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Dispatches : Adventure Lab

Michael Ho Is 55 Years Old and Still Surfing Monster Waves

MichaelHoMichael Ho surfing Second Reef Pipe. Photo: Billabong XXL/Rusty Russell

In November of 2012, Surfer posted the 28 invitees to the Quiksilver In Memory of Eddie Aikau Big Wave Invitational, a 28-year-old event in which the world's best giant riders drop into 25-foot-plus swells to honor the late Hawaiian surfer. Left off the list, though included as an alternate, was 55-year-old North Shore veteran Michael Ho. Commenters sounded off:

"Mike Ho should be in before anybody wats goin on?? He has been in the first one invited every year and actually knew Eddie Aikau blown!"

"I’m confused why Mike Ho is an alternate?"

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A 9-Year-Old That Puts in Extra Effort to Race Triathlons With His Brother

When he competes in triathlons, nine-year-old Conner Green puts in extra work so that his seven-year-old brother Cayden Long can race with him. Cayden has cerebral palsy and can't walk on his own. In the swim portion, Connor pulls Cayden in a raft. In the running portion, he pushes him in a stroller. In the bike portion, he pulls him in a cart. The brothers have competed in more than a dozen triathlons since 2011, and were named Sports Illustrated Kids' 2012 Sportskids of the Year. Watch their story in the video above.

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How Does the World's Most Beautiful Cloud Form?

LargeNucCloudNoctilucent cloud. Photo: Courtesy of NASA

When astronaut Chris Hadfield was asked last week what his favorite photo taken during the first three weeks of a stint on the International Space Station was, he answered simply.

"I love the beautiful pictures of the world," Hadfield said, "but for me, the one that was most significant was looking at the noctilucent clouds. These are clouds that you can barely see from the surface of the Earth. They're the highest clouds that exist—tiny ice particles way up in the mesosphere. And yet from orbit, as the sun rises, the light bounces off of those clouds, directly into our eyes—and we can see a part of the Earth's atmosphere that's basically invisible to people on the surface. To me, that's both beautiful—because of the colors and textures and ripples of it—but it's also really significant. It's a way to understand the changes in our atmosphere, and a way to understand exactly how our atmosphere interacts with the universe beyond."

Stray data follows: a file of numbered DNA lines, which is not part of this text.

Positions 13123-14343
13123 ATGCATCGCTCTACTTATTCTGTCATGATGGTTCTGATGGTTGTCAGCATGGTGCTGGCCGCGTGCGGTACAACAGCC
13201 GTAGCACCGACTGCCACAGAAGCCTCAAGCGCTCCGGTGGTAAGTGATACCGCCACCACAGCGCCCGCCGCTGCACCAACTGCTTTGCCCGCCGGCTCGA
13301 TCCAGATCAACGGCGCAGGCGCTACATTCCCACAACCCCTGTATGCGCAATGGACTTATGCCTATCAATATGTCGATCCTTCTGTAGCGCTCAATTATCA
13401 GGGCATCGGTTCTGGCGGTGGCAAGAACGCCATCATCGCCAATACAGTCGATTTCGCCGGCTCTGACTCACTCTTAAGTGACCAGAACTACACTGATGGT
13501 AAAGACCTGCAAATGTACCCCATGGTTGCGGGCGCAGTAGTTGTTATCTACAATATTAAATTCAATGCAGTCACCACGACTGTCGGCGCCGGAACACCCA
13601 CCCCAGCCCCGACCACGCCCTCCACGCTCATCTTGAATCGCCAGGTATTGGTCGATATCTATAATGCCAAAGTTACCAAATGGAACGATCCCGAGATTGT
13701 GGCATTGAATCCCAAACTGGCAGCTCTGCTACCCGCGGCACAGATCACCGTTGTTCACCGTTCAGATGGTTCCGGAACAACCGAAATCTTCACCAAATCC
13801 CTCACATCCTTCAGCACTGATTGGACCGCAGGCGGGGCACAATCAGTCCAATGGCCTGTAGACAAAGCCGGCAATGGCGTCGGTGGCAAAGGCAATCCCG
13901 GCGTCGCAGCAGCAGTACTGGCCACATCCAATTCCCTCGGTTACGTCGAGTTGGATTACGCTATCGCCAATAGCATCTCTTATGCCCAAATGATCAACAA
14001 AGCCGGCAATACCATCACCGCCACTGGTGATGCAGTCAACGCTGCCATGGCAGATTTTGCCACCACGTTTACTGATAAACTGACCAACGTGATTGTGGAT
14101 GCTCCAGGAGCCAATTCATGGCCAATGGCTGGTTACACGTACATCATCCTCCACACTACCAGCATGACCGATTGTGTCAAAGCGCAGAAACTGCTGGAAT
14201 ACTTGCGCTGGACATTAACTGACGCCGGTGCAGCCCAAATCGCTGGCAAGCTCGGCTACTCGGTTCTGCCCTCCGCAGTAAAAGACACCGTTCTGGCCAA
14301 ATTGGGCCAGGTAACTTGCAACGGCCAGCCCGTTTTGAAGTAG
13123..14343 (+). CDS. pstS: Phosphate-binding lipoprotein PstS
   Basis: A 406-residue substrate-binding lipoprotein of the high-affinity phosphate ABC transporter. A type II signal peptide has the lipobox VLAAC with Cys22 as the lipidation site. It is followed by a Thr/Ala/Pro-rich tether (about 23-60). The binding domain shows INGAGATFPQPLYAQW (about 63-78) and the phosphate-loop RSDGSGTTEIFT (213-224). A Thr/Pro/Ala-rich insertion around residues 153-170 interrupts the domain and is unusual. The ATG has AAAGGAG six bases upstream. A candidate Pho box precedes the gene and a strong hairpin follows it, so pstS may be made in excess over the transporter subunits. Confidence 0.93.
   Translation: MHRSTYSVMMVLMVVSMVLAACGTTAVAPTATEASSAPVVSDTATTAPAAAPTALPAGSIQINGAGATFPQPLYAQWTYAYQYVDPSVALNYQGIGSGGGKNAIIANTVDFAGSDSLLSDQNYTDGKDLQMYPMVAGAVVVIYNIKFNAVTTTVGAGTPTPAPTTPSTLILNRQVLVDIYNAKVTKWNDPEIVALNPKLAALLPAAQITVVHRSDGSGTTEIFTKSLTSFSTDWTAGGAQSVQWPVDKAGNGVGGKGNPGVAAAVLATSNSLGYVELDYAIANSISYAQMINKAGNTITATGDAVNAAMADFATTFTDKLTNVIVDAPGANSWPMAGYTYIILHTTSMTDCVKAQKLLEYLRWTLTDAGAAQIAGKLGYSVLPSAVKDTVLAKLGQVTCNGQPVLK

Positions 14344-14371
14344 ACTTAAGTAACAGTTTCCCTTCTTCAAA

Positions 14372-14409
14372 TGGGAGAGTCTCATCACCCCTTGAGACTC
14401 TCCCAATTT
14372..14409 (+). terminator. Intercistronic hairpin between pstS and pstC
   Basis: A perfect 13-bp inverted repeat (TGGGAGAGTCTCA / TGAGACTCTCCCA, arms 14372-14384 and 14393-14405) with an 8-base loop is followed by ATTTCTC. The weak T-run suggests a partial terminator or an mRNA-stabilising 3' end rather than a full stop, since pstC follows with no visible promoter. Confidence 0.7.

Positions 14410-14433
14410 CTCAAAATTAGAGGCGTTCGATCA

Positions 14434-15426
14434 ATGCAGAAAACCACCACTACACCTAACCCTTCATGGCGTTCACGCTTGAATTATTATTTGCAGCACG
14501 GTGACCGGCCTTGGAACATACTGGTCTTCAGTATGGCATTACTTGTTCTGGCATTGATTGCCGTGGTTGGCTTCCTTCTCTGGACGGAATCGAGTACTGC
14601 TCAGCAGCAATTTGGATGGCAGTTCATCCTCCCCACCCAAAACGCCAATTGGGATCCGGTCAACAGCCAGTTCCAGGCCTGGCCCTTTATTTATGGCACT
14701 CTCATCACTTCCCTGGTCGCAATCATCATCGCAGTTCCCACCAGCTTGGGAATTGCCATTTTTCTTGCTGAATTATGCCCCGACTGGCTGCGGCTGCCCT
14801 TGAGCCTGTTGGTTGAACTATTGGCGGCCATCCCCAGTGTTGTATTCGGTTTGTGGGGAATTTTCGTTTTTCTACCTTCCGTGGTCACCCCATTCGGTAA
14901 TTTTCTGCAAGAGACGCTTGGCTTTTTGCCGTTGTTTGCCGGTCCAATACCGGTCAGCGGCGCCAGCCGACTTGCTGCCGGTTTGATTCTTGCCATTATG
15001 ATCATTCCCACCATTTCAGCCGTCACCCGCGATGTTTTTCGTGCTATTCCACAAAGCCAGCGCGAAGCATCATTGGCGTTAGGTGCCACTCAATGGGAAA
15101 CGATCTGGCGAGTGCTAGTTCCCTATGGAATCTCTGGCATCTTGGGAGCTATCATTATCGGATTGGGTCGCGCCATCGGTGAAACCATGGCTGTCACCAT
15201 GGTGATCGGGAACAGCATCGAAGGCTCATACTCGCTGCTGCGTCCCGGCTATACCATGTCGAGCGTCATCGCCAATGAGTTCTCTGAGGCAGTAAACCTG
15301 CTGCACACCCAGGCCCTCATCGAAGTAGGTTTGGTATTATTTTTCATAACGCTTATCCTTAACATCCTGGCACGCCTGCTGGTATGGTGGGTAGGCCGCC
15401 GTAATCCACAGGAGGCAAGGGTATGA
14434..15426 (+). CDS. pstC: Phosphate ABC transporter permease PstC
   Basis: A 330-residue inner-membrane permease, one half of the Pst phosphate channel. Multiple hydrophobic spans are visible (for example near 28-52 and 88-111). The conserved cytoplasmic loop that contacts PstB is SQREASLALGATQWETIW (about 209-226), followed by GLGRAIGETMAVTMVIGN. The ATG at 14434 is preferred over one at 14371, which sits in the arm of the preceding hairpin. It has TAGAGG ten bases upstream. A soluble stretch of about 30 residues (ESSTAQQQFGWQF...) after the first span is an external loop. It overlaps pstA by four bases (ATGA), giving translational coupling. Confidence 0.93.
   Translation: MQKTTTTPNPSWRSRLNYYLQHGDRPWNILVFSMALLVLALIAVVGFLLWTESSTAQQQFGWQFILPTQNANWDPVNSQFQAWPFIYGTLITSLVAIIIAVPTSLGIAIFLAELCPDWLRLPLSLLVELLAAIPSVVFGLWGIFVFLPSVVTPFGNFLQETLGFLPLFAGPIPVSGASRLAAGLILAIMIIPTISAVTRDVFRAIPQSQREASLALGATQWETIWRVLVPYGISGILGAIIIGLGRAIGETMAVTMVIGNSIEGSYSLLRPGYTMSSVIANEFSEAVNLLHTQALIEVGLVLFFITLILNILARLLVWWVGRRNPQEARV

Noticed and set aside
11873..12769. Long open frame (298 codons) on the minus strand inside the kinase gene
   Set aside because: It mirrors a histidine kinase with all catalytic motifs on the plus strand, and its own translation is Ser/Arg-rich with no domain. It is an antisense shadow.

What exactly did Hadfield mean by that last sentence, in which he says that the clouds can help us understand changes in our atmosphere and our relationship to the universe? I set off in search of the science behind noctilucent clouds for the answer.

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Adventure Video of the Week: Cascada

 

The finished product—with super slow mo footage of thousands of pounds of falling water, the tap of falling raindrops, and kayakers winding through tight slots—is polished. But the nine-day filmmaking trip to Mexico was anything but smooth.

Everything started when kayaker Erik Boomer and photographer Tim Kemple called filmmaker Anson Fogle and invited him on a simple jaunt to chase waterfalls. "Naively, we all talked about it as a vacation," said Fogle.

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